The Army's Robotics Rodeo is open to everyone! No cost! May 14 – 17 at Fort Benning, GA… The idea of Robots being used instead of humans really appeals to me. Especially Robots that can operate simply by an onboard computer program verses radio controlled Robots 🙂 Providing sniper fire, launching missles and grenades, clearing those Taliban caves and controlling "friendly" Afghan crowds is really appealing 🙂

    January 15, 2012
    Reply
  18. Otto Lund said:

    Thanks
    abeldanger(dot)net

    January 15, 2012
    Reply
  19. bigpurple100 said:

    the land of the brave but these guys are lost. more innovative ways to kill human beings and normally for money…but disguised as a some noble couse.
    the short sighted vision of our future by the peaple in the whithouse is worrying.

    whare does it all end?

    February 15, 2012
    Reply
  20. Martell Tha Cool said:

    Quite Scary they're using robots against humanity…

    February 17, 2012
    Reply
  21. DaBrainFarts said:

    the end of mankind will come from its creation.

    March 1, 2012
    Reply
  22. Dror Ben Ami said:

    it's us….people enjoy killing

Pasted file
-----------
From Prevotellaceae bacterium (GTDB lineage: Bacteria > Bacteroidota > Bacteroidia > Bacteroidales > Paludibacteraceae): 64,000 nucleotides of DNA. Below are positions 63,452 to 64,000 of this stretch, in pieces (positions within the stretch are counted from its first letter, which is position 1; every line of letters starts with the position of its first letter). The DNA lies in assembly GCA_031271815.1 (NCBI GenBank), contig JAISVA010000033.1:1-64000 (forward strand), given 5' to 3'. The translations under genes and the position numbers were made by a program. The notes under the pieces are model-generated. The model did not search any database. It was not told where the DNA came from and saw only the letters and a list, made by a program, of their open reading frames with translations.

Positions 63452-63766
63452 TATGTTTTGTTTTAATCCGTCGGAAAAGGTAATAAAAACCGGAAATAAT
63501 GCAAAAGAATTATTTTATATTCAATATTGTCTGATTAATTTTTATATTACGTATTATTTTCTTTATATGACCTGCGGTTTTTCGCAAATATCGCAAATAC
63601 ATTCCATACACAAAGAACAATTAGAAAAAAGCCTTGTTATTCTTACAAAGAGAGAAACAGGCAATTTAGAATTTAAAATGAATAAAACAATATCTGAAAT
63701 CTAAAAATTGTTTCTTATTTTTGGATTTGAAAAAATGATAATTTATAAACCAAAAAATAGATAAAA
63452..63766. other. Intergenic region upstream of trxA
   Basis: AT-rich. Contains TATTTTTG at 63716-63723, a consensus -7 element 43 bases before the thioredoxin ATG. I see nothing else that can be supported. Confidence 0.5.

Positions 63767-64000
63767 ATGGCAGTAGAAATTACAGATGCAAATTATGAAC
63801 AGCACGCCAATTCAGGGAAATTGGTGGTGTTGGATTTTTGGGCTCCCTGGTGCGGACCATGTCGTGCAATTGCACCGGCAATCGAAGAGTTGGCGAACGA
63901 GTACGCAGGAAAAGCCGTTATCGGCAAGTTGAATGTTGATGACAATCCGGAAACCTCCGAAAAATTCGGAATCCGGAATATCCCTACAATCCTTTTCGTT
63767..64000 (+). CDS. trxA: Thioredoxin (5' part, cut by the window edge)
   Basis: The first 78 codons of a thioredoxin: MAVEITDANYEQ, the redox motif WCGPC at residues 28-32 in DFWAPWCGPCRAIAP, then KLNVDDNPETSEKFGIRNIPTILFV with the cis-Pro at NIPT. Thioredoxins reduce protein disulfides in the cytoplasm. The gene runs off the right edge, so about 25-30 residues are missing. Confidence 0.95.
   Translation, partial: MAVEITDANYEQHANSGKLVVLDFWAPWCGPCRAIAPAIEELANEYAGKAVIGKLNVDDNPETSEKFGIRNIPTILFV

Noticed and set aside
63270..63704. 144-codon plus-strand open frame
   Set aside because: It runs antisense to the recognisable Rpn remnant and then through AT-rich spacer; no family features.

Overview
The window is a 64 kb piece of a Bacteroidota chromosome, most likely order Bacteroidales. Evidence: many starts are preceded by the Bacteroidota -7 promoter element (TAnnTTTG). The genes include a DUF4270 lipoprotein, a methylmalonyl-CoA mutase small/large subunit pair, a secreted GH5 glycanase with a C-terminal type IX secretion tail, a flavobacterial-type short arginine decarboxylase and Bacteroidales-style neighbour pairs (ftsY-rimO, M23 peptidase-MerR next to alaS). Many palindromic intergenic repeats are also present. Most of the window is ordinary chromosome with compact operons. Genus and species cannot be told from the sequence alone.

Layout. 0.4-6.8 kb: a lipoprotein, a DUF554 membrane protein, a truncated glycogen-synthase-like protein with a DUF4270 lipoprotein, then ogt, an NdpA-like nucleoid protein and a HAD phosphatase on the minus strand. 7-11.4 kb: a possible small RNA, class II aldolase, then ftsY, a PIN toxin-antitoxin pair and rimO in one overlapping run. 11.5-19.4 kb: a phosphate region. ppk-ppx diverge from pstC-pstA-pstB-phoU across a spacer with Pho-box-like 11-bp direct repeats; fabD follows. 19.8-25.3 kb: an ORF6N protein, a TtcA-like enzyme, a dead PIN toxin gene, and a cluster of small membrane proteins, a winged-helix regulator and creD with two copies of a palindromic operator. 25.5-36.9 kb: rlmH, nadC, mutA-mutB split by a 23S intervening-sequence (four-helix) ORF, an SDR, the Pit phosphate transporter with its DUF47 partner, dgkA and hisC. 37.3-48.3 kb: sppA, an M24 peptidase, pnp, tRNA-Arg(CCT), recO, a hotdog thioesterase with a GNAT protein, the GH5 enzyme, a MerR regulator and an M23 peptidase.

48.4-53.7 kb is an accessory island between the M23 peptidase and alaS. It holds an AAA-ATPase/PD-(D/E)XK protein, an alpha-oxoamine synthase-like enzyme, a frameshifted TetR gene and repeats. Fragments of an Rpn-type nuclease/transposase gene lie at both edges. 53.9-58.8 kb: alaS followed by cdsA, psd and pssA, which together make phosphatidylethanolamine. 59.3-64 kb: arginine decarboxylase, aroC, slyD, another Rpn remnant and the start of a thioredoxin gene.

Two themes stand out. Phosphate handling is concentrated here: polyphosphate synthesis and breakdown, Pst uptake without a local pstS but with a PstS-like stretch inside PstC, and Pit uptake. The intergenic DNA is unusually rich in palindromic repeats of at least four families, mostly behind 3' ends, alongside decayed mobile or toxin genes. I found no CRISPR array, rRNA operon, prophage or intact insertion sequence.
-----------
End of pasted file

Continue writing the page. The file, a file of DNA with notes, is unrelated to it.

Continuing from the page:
March 2, 2012
    Reply
  23. Peter W said:

    In a free society you can't and don't want to stop creation and ingenuity. What you want is that along with those processes there are also developed suitable ways of assessing and managing their roles and effects. I don't think we should be frightened of all these new things but simply be willing to take responsibility for their application and use. Claim your responsibility, rather than playing ostrich and wishing it would all go away. If you're not part of the process, someone else will be.

    March 12, 2012
    Reply
  24. Munro Craig-Hallam said:

    war is poo

    March 29, 2012
    Reply
  25. Munro Craig-Hallam said:

    robots are gonna take over if the scientists dont stop mindgasming. p.s making somthing bigger or better then an atomic bomb isnt an achievment

    March 29, 2012
    Reply
  26. Munro Craig-Hallam said:

    ted is fucked , it's audience must be confused. Wikileaks was interviewed on here and now they are showing war revolution. pricks

    March 29, 2012
    Reply
  27. Munro Craig-Hallam said:

    what do you mean, they dont put humans at risk? What about the humans that will be killed by the robots. This guy is a twat

    March 29, 2012
    Reply
  28. Munro Craig-Hallam said:

    what the fuck is ptsd, why doen't the guy get booooooed off

    March 29, 2012
    Reply
  29. Munro Craig-Hallam said:

    oops moments, twaaaaaaaaaaaats, death doesnt compare to an oops moment

    March 29, 2012
    Reply
  30. Munro Craig-Hallam said:

    this guys insane